Radom Now (and then)

Radom Teraz is a newly published magazine about graffiti culture in the central European city after which it’s named. Taking ‘Radom now’ as its focus the publication showcases images of graffiti taken in the city from around 2019 to 2021. Basically, every aspect of graffiti writing in Radom is covered here from trains to legal walls and street tags to sketches. There’s a series of particularly nice then-and-now photographs of typical Polish housing blocks showing the ageing of fresh chrome into faded white ghosts, or, in other cases, their complete obliteration by the new beige range of colours painted on the buildings’ façades. The images of graffiti are presented in a variety of formats so there’s a spread of full-colour legal walls on one page, followed by some atmospheric black and white yard photos on the next, then on another a selection of cut-and-paste style street scenes. Not all the images are strictly from Radom but, as explained in the publication’s intro, the city’s graffiti writers always carry the spirit of Radom with them. 

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Graffiti Discourse

Graffiti is a new collection put together by Friederike Häuser which, as its German subtitle suggests, seeks to provide a range of contemporary and interdisciplinary perspectives on the topic. In his forward to the book Jeffrey Ian Ross describes it as yet another nice contribution to the increasing academic literature there is on the topic. Containing fifteen chapters, ranging across diverse topics, I’ll just focus on those written in English.  

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Think Global Graff Local

I recently picked up two nice local UK zines one covering the cities of Bristol and Leicester. The former is the fourth edition of a West Country gem that I’ve read before but unfortunately have missed a coupla issues of. Covering a range of street damage this zine does everything it needs to really; lots of tags, throwups, vans, rollers, dubs, pieces and a few sketches for good measure. The city is pretty battered and the untitled zine gives a nice feel for what it’s like walking around checking out the Bristol based crews and tourists stopping by to leave their mark. 

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Métro memories

In Paris they take graffiti seriously. Just walking around the French capital leaves a certain kind of tourist full of admiration albeit for the hardcore damage rather than the usual attraction of towering ironwork. In particular the technique of ‘punitions’ whereby a train panel is covered with repetitions of a tag, rather than a larger piece, fires the imagination. Travelling around the city on the métro and the eye is drawn to another type of tagging in the form of the numerous abrasive marks scratched into the shiny metal doors of the carriage interiors. Hidden in plain sight most passengers must barely notice these colourless tags but a new publication MF.67D: Ligne 12 sets out to document some of those that can be found on the twelfth line of the subterranean transport system.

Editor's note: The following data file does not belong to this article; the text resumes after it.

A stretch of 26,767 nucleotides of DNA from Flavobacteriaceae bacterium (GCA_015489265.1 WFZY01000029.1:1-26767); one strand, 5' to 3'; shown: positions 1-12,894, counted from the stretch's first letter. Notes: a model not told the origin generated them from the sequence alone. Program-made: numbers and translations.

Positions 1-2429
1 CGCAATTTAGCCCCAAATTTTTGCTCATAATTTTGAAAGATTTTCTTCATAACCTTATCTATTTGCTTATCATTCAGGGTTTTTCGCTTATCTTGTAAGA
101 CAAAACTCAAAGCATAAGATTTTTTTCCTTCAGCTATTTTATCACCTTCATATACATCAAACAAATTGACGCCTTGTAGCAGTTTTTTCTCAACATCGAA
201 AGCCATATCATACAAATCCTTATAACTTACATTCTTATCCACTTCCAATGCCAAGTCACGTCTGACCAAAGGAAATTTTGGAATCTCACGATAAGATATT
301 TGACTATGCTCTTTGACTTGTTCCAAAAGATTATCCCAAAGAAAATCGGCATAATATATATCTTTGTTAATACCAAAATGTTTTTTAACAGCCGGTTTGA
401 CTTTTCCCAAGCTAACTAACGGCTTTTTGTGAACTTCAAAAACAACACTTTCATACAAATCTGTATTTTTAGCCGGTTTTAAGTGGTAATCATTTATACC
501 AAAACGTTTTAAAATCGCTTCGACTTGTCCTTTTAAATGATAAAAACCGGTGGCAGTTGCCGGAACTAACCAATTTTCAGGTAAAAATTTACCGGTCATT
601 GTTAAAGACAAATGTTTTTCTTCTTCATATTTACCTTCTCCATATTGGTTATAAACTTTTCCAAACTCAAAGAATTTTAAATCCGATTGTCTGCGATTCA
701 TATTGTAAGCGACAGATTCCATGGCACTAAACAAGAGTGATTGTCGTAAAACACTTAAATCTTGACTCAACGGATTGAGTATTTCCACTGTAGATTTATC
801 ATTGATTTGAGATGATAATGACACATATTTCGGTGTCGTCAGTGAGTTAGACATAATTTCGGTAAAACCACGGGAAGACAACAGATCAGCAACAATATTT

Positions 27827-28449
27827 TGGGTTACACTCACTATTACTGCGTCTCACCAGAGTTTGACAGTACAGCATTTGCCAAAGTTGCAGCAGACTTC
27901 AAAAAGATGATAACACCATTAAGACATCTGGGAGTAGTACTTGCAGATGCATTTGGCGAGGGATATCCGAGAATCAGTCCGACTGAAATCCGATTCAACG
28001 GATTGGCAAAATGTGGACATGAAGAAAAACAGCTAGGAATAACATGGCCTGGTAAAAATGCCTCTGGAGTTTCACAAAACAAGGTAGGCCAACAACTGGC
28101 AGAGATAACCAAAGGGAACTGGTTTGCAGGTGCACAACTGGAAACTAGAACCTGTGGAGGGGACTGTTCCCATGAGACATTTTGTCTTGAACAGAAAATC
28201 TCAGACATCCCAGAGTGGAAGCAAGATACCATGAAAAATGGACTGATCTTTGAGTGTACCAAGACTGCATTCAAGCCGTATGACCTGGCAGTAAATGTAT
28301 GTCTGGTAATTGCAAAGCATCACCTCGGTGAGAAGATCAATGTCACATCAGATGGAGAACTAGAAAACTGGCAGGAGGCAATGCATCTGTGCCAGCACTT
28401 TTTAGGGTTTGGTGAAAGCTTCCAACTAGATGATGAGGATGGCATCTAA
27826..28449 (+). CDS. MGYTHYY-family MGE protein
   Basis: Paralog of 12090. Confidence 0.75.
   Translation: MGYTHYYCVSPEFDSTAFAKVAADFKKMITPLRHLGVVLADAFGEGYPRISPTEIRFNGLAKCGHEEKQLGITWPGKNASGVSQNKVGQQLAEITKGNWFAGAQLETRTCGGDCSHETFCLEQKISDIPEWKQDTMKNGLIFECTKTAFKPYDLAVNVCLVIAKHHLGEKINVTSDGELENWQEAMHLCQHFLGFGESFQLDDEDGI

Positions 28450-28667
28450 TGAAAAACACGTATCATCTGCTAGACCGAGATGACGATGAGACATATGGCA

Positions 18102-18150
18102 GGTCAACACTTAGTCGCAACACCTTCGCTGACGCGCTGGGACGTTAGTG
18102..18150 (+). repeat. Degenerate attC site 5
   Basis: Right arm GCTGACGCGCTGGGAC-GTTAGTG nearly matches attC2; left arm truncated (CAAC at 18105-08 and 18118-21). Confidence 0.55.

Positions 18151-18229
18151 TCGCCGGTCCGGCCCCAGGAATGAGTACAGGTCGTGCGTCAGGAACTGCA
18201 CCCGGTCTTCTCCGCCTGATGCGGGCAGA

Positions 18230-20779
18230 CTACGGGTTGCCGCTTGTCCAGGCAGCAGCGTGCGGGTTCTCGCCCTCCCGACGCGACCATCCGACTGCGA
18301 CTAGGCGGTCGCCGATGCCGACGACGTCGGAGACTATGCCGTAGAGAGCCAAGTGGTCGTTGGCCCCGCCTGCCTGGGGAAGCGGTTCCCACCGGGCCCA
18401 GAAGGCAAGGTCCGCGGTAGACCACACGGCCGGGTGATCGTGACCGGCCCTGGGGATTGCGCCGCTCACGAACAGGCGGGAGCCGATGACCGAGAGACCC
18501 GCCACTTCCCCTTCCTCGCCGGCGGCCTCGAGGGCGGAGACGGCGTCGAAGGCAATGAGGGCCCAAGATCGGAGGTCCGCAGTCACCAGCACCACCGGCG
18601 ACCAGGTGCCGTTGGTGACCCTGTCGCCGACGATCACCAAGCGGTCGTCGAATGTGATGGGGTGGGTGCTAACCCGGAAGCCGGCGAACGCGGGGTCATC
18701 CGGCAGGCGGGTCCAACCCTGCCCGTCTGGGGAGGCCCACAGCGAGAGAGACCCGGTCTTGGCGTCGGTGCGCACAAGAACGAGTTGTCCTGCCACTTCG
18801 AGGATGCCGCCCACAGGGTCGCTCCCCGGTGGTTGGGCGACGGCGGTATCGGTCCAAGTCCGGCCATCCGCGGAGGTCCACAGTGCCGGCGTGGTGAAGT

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Nationalist muralism in contemporary Poland

Having reviewed Wojciech Wilczyk’s work in the past the Graffiti Review were pleased to catch up and ask the photographer about his newest release Słownik polsko-polski, which translates as the ‘Polish-Polish Dictionary’. This evolved out of his previous book, named after the notorious ‘Holy War’ derby between the two major Kraków football clubs, which documented the graffiti of Polish fans. His latest publication focuses on the nationalist murals that have come to dominate the country’s walls under the PiS government. 

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‘Read all about it!’

To give it its full title Boulevard: On Trespassing and Culture is a great project, conceived by Thomas Lauterberg alongside editors Robert Kaltenhäuser and Harald Hinz, which was launched last year. The aim of the publication is to collect and reprint hard to find essays alongside translated texts previously unpublished in English. Boulevard is foremost a critical and art-historical endeavour presented as a midi format newspaper with three distinct pull-out sections. The first of these is a short current affairs section of graffiti news and reviews, in the middle are the reprinted essays, and finally a paper filled with striking images.

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Capital Night Life

Front cover of The London Line zine.

They say never judge a book by its cover… well, when it comes to graff mags, the reverse applies, they should always be judged on their cover. So having first clapped eyes on The London Line, produced by the photographer Cities At Night, I knew it was gonna have some nice content without even opening it! The zine is pretty self explanatory; the publication is made up of analogue photos showing London around the moonlit hours.

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How B****y didn’t conquer the Middle East

When the new book by Sabrina DeTurk plonked through the letter box and I saw the title I admit I wasn’t too enthused. Firstly street art ain’t particularly my cup-of-tea and secondly the topic of Street Art in the Middle East isn’t exactly uncovered ground since the Arab Spring. I hold some vague theory that the street art that accompanied the uprisings was seized on by Western spectators as an easy visualisation of events in an otherwise politically alien landscape. It was perhaps proof this ‘backward’ region was yearning for Western values and culture. The attention on street art was another simplification of events that fed into, what David Wearing calls, “a deeply ingrained set of basically racist assumptions that frame many people’s understanding of our relationship with this part of the world.”

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